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This should have been in Camera

Dear Reader,

The recklessness of some people drives me to a new level of distraction, I have chosen to not name the case or the newspaper in this blog article but I will tell you the story. Some irksome pest tries to build a homemade bomb, this homemade special fails. Then the news paper reports the court case explaining how and why it failed to detonate.

What I think is that any public discussion of a failed bomb is an educational moment which we are better off without. The problem I see is that building any complex gadget is hard when you have to make everything yourself. Having had an interest in electronics I can tell you that many gadgets have taken a lot of development work to get to the level which the public now considers “normal”.

Also having been in the business of developing chemical processes, I can tell you that the creation of a process (or even just the implementation of an existing process)  can take a lot of work. One of the things which always makes it more easy is a knowledge of how someone else did it successfully and an understanding of what went wrong the last time.

The knowledge that a particular method or material is unsuitable for a task is a great help, it saves a lot of time and effort. The reason is that a person will not go chasing after something which does not work. By publishing a truthful discussion of how a bomber failed the newspapers are helping the next generation of bombers by improving their knowledge.

Some years ago I was told something interesting at the ITU in Germany, they commented that a large fraction of illicit plutonium samples which have been intercepted contain red materials. They believe that the Soviet intelligence services leaked some misinformation about “red mercury”. The story is that “red mercury” greatly increases the ease of building a working nuclear weapon.

By releasing this crazy story about a spoof material, the Soviets were attempting to  waste the time and efforts of would-be nuclear terrorists. By encouraging them to chase a false lead it would have helped world peace. The reason is that every hour and dollar a terrorist spends looking for ways to obtain and use this material is a hour or dollar which they could not use one something which is more likely to provide them with a weapon. Very clever I think !

I have to ask why the facts of this type of case be discussed in public, and why the newspaper staff did not have the sense not to self censor what they published.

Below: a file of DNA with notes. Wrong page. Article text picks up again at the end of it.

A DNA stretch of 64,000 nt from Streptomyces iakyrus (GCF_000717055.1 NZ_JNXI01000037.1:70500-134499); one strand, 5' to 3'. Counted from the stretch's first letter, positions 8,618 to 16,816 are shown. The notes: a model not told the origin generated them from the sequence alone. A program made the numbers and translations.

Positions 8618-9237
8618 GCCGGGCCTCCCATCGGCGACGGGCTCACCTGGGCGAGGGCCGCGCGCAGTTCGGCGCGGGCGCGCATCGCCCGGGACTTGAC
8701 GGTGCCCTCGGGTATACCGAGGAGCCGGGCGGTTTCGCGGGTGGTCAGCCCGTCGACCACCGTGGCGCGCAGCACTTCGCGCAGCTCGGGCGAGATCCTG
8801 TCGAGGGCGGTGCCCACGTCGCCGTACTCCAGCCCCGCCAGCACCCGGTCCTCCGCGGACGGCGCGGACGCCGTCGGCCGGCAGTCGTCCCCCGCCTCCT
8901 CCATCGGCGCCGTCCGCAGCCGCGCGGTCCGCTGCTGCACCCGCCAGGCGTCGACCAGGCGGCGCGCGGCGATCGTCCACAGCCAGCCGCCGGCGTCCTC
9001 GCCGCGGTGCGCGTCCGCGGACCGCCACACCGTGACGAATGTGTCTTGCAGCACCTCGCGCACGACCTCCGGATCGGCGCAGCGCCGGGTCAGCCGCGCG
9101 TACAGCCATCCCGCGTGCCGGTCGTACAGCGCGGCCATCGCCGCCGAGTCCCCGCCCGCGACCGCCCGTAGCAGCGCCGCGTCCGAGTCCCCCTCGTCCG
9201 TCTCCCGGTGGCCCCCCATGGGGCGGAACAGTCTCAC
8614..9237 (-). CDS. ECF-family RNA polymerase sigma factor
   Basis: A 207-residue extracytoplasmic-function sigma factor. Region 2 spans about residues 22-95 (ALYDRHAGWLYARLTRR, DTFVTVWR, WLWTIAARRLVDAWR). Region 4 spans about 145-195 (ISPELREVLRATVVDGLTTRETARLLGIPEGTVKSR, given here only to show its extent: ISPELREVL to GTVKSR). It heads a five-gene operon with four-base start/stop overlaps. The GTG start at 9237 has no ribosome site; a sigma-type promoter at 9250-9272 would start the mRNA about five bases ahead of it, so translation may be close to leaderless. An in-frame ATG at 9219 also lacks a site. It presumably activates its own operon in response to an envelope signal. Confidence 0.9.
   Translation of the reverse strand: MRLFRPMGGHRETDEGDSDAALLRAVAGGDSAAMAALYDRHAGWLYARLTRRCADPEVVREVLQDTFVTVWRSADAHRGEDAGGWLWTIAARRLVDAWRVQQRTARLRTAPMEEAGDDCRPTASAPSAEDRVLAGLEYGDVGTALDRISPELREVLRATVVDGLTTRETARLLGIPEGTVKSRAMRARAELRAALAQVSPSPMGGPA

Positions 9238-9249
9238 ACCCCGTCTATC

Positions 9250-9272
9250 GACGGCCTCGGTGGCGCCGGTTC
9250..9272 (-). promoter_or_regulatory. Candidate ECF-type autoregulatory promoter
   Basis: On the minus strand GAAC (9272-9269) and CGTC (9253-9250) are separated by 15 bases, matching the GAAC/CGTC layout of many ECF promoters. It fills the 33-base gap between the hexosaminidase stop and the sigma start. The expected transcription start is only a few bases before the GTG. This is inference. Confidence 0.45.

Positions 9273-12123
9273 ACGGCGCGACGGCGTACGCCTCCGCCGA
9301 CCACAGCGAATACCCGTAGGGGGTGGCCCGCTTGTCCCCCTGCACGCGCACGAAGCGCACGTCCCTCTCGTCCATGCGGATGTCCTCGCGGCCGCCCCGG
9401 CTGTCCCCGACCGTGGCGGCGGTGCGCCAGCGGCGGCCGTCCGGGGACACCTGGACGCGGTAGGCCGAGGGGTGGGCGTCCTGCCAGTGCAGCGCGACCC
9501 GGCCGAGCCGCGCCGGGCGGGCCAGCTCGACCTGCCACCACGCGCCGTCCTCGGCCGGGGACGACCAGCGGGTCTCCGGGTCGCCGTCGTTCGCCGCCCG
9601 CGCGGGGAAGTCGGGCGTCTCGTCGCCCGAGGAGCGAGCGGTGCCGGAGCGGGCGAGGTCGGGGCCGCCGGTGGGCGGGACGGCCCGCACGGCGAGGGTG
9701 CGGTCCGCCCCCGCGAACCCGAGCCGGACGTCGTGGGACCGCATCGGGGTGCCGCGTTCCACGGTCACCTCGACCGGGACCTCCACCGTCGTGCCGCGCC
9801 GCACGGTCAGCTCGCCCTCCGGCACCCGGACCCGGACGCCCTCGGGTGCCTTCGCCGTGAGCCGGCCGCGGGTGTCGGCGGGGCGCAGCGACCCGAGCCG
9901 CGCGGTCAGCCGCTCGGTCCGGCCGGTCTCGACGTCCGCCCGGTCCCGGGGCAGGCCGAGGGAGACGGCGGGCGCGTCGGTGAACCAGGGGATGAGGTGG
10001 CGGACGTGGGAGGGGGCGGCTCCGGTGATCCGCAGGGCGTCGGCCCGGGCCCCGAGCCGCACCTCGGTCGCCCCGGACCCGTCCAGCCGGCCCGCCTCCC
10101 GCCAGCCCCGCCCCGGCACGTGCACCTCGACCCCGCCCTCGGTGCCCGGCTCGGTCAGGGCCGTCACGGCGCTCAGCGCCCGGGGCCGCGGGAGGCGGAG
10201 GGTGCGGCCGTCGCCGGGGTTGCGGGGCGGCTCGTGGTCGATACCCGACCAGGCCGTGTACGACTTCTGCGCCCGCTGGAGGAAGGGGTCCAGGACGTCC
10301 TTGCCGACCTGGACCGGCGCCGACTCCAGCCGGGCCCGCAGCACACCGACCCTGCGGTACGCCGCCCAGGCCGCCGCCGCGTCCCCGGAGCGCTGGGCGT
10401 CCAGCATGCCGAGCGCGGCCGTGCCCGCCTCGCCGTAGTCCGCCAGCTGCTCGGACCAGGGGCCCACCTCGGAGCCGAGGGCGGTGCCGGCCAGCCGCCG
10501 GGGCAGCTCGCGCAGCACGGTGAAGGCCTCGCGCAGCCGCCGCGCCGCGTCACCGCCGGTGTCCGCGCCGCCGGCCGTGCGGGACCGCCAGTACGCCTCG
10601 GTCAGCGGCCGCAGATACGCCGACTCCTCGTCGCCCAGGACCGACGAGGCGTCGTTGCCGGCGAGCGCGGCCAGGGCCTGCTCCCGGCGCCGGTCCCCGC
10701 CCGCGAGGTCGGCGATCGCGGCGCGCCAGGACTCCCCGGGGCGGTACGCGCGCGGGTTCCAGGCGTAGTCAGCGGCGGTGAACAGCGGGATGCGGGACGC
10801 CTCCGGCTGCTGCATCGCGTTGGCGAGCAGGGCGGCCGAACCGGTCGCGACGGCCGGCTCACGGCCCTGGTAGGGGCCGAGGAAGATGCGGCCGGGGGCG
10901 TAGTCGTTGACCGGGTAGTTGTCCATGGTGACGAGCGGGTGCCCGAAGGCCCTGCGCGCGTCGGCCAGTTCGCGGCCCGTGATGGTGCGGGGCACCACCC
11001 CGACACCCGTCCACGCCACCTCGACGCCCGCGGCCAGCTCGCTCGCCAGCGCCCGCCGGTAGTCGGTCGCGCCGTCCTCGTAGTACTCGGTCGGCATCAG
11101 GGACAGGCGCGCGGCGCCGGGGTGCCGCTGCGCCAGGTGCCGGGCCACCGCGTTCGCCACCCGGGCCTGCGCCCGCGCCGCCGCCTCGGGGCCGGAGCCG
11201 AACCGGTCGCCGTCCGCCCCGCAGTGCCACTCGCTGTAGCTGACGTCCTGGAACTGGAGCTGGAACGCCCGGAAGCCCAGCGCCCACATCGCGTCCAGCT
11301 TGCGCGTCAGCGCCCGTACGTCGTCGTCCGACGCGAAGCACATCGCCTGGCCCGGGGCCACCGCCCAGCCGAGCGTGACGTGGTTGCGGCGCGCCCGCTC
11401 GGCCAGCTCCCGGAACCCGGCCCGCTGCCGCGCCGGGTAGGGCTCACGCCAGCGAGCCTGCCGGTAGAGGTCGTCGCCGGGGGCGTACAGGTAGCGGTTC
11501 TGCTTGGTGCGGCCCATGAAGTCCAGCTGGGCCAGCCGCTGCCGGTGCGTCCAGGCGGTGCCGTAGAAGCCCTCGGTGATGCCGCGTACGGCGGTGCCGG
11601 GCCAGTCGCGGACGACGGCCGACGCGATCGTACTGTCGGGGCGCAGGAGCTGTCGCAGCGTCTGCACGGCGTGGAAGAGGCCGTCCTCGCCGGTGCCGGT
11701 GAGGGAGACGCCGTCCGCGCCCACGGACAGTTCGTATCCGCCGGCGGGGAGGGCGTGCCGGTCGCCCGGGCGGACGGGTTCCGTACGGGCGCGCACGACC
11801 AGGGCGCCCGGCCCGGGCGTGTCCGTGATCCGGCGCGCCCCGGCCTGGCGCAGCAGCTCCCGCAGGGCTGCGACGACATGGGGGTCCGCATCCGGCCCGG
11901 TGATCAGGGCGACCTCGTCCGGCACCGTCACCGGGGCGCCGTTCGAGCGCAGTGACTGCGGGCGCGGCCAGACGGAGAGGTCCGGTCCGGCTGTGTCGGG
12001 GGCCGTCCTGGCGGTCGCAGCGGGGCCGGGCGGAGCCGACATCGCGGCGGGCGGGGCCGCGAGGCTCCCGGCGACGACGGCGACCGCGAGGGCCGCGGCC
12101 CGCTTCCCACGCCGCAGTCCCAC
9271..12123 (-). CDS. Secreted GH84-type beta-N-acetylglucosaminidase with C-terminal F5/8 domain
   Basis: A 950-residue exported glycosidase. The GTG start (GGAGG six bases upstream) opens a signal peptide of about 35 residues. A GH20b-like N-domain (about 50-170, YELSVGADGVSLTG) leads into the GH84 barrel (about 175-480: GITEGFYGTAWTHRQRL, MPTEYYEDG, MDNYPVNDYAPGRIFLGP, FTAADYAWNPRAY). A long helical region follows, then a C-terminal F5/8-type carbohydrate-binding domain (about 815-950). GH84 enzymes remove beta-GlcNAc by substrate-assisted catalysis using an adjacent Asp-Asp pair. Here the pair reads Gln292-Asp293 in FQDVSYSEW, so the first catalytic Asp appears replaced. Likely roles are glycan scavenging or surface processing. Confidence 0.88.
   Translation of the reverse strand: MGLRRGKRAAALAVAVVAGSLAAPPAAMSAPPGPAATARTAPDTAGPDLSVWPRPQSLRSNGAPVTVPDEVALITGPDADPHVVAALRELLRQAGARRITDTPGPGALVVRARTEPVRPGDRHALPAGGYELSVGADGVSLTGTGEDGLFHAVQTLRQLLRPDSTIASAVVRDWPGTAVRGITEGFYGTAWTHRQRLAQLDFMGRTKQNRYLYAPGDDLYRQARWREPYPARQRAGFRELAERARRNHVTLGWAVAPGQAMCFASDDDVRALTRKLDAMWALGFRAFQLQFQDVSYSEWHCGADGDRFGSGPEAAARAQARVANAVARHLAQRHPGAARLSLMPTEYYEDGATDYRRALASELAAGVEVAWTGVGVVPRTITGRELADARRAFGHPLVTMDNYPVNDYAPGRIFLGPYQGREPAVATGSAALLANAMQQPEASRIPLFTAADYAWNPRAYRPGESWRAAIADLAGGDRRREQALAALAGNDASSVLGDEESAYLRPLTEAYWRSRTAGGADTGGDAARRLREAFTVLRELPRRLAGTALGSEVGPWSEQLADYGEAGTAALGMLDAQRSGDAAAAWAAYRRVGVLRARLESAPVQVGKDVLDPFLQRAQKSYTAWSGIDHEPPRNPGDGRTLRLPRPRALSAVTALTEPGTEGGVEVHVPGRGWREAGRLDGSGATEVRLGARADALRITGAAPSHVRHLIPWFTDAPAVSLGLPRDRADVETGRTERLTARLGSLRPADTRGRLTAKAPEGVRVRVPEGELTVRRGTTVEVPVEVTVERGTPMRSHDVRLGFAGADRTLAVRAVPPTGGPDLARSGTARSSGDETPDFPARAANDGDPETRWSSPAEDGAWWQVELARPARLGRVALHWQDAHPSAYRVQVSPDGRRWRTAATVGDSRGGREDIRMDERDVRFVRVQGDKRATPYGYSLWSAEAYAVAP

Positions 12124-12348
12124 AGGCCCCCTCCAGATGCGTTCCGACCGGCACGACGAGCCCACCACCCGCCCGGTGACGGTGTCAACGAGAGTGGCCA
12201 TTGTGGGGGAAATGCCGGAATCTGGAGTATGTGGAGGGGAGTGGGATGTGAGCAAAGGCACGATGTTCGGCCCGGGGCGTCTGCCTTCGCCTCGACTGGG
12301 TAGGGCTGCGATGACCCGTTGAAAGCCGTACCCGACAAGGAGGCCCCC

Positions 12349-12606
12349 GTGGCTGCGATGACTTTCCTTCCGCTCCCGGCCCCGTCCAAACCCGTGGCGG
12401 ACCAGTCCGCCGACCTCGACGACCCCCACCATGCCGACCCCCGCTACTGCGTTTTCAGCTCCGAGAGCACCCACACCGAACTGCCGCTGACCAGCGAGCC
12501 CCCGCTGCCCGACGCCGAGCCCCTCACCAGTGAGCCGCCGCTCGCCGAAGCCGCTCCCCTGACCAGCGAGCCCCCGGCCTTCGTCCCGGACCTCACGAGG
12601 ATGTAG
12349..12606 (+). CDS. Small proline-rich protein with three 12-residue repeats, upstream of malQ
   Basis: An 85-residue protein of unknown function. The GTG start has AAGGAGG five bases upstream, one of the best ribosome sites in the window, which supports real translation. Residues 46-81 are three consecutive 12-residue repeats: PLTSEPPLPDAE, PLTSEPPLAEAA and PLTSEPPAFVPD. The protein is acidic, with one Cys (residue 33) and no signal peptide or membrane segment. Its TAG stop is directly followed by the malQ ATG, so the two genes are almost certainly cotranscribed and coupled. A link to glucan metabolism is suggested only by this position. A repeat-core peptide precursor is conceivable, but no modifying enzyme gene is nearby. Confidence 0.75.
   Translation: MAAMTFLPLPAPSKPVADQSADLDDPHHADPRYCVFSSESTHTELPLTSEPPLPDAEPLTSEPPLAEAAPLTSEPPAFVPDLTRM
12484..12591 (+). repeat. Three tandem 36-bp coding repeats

Urea nitrate

Dear Reader,

It has come to my attention that a man and his wife have recently been in court accused of the heinous crime of preparing a terrorist bombing. The explosive in this case is urea nitrate which is formed by the protonation of urea by nitric acid. As I have not heard of this substance before I looked its crystal strucutre. Yu.V.Nelyubina, K.A.Lyssenko, D.G.Golovanov and M.Yu.Antipin published a study of this compound which was published in CrystEngComm 2007, volume 9, page 991. The unit cell looks like this, you might think it does not look very interesting.

Unit cell of urea nitrate

Unit cell of urea nitrate

To get a true idea of what the solid looks like you need to grow this fragment and then trim off some atoms, then you will be able to see the hydrogen bonded layers.

Hydrogen bonded layer in urea nitrate

Hydrogen bonded layer in urea nitrate

When you look at the a different urea salt where the anion is hexafluorosilicate, you can see a different type of layer in the solid. Here the number of possible hydrogen bonds are smaller as there is a much lower charge to radius ratio of the anion. The anion is less coordinating. The layers here again like a chess board. Here is a picture of part of a layer.

Ball and stick version of urea hexafluorosilicate

Ball and stick version of urea hexafluorosilicate

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Spacefilling version of urea hexafluorosilicate

The basic unit in this solid is a protonated urea which is hydrogen bonding to the hexafluorosilicate anion. Here it is in all its glory.

Hydrogen bonding between the protonated urea and the hexafluorosilicate

Hydrogen bonding between the protonated urea and the hexafluorosilicate

 

The assault pressure cooker

Dear Reader,

Recently it has come to my attention that a state senator (Stacey Campfield) in Tennessee has been poking fun at the gun control lobby with a picture of a kitchen autoclave with comments about the assault pressure cooker features which it has. I have never considered the tactical pistol grip on a pressure cooker but the forward carry handle makes it much more easy to move a large saucepan around.

While the NRA and the gun lobby are correct when they say that “guns do not kill people, people kill people”, and some of the antigun lobby are trying to use emotive pictures of evil looking guns to scare people into agreeing with them. I think that the likes of Stacey Campfield have missed a clear and important issue.